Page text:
- Climate change – in the coming year, the FCA will assess feedback to its recent consultation on new climate-related disclosures, which remains open until October 2020. The FCA will also research the extent to which consumers are able to make effective decisions on 'green products'.
- Innovation and technology – the FCA aims to use new technologies and skills to regulate more efficiently. It is investing in systems and processes to enable more effective use of the information and intelligence it receives, including, for example, by streamlining data and regulatory returns through Digital Regulatory Reporting.
- Operational resilience – the FCA and PRA's joint consultation on operational resilience is open until October 2020 and sets out the regulators' expectation that firms take ownership of their operational resilience. This means firms should identify their important business services, consider how disruption to these services could cause harm to customers or market integrity, and put in place contingency plans to deal with major events. The regulators are actively evaluating the contingency plans of a wide range of firms.
- Financial crime – the FCA intends to make greater use of data to identify firms or areas that are potentially vulnerable to financial crime and will continue to take enforcement action where serious misconduct is uncovered, particularly where there is a high risk of money laundering. The FCA has also implemented a new registration and supervision regime for cryptoasset activities.
- Culture – there is continued focus on firms' purpose, leadership, approach to rewarding and managing people, and governance. Solo-regulated firms are expected to comply with the requirements of the Senior Managers and Certification Regime as they fall due. See our recent post for more information on senior managers' obligations in response to Covid-19.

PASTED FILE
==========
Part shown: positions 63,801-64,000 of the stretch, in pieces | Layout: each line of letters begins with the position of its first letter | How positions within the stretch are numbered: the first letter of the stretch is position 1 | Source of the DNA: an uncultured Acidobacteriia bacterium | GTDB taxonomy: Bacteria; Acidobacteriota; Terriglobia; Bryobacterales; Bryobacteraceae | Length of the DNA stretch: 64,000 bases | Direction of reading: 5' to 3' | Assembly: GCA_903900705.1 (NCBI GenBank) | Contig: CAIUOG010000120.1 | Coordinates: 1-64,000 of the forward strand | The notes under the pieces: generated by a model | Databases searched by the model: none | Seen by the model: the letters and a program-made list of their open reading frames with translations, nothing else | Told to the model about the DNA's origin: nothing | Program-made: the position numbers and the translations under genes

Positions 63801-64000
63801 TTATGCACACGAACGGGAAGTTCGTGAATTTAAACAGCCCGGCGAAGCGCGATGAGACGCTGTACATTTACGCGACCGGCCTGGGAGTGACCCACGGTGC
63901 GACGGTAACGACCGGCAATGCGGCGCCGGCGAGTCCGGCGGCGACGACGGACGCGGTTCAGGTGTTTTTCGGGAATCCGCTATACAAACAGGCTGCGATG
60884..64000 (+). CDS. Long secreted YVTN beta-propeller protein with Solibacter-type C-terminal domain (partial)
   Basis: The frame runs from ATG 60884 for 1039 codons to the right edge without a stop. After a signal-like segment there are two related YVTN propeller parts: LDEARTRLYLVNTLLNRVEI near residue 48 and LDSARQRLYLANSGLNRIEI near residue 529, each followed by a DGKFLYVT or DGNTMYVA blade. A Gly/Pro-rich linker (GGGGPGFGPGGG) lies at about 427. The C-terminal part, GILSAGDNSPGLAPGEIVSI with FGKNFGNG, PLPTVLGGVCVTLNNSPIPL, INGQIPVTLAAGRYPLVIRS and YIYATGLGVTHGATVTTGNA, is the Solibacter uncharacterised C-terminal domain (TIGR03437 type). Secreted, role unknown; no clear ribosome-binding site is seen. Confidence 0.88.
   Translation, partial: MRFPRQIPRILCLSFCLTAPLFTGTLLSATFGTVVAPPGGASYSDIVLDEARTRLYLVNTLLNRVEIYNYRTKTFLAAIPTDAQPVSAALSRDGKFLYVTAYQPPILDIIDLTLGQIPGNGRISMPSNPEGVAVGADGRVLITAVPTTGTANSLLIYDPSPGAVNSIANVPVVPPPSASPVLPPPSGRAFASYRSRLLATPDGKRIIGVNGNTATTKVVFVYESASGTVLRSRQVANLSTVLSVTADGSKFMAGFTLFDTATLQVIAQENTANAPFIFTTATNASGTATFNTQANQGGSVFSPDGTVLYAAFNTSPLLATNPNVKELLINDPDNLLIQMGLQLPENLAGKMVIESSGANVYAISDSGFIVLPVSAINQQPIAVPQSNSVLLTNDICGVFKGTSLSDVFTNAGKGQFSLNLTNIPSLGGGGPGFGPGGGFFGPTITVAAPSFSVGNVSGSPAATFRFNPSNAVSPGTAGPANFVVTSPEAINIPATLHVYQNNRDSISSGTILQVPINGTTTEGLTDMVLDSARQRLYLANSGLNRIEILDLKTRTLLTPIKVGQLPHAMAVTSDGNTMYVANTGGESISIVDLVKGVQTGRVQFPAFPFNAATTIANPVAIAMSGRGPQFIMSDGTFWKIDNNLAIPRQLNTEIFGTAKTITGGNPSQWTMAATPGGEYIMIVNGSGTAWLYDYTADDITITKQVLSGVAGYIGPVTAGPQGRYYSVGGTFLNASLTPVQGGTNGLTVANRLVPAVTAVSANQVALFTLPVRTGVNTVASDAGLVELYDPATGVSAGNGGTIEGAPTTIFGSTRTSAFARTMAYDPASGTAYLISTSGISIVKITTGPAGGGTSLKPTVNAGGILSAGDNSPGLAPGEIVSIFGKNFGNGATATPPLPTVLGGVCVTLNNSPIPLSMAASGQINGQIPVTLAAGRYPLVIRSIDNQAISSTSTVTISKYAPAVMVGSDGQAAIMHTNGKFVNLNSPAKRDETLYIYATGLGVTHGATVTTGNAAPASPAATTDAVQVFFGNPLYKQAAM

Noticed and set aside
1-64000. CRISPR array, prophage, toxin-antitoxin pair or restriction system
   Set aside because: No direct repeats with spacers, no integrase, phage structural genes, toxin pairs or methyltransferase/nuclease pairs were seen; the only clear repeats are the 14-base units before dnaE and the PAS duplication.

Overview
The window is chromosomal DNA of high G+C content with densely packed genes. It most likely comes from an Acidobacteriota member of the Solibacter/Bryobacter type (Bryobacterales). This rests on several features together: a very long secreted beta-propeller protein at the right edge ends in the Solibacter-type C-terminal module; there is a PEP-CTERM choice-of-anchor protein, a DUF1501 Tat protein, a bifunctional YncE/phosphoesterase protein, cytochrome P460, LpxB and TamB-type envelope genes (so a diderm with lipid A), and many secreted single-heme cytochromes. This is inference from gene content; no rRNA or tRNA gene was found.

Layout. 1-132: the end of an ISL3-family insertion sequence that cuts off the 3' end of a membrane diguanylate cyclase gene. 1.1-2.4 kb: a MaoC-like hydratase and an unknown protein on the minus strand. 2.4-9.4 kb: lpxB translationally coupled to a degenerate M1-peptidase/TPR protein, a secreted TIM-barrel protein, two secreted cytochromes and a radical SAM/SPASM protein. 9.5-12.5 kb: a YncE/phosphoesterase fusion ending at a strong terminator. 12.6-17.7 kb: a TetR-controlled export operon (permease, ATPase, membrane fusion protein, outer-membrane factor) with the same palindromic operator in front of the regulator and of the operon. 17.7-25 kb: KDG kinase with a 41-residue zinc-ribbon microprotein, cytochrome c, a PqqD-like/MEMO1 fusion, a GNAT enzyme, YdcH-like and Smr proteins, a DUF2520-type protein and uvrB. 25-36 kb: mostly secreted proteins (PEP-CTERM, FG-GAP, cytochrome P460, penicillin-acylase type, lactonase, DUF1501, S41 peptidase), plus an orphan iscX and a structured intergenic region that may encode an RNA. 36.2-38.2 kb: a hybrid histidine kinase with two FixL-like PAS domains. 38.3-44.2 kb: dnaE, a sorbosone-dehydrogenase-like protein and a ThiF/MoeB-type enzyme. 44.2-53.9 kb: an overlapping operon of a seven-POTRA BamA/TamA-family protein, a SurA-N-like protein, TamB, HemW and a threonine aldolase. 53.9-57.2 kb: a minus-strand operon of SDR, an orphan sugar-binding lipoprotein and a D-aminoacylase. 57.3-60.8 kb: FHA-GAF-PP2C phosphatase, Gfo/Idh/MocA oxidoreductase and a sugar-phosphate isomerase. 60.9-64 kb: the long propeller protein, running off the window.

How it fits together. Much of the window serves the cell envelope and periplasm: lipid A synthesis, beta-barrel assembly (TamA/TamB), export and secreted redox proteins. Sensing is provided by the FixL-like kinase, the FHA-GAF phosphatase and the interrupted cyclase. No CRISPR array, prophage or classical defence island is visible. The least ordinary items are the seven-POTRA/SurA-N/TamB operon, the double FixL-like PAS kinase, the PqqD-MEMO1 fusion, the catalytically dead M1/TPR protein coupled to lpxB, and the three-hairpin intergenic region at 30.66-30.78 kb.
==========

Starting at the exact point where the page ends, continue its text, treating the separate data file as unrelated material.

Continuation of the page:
Key takeaway points
It is noteworthy that the Business Plan is significantly more brief and high-level than seen in the past, which may be indicative of the current resource pressure the FCA is facing as a result of Covid-19 and Brexit, with these issues likely to dominate the FCA's work over the next year. The FCA notes that the Business Plan will be kept under review and may need to be updated if necessary as the position becomes clearer. Firms should also closely monitor their own processes as unfolding events develop, with emphasis on protecting consumers.
The FCA's plans to make faster and more effective decisions as part of its own transformation will no doubt be welcomed by firms amid concerns in the industry around delays in enforcement investigations. The FCA's ambition to deliver more efficient outcomes is in line with its Approach to Enforcement published this time last year, which highlighted the FCA's commitment to "end investigations promptly". Alongside this, the FCA acknowledges that the current regulatory framework is too focused on rules and process, and not enough on principles and outcomes.
The new prominence of climate change as a standalone cross-sector priority may also be of interest to firms. There is increasing regulatory attention on climate change risk and green finance, reflecting the heightened importance of the role of the financial services industry in supporting a greener economy. More information on how firms can address environmental issues can be found in our Climate Change Risk Hub.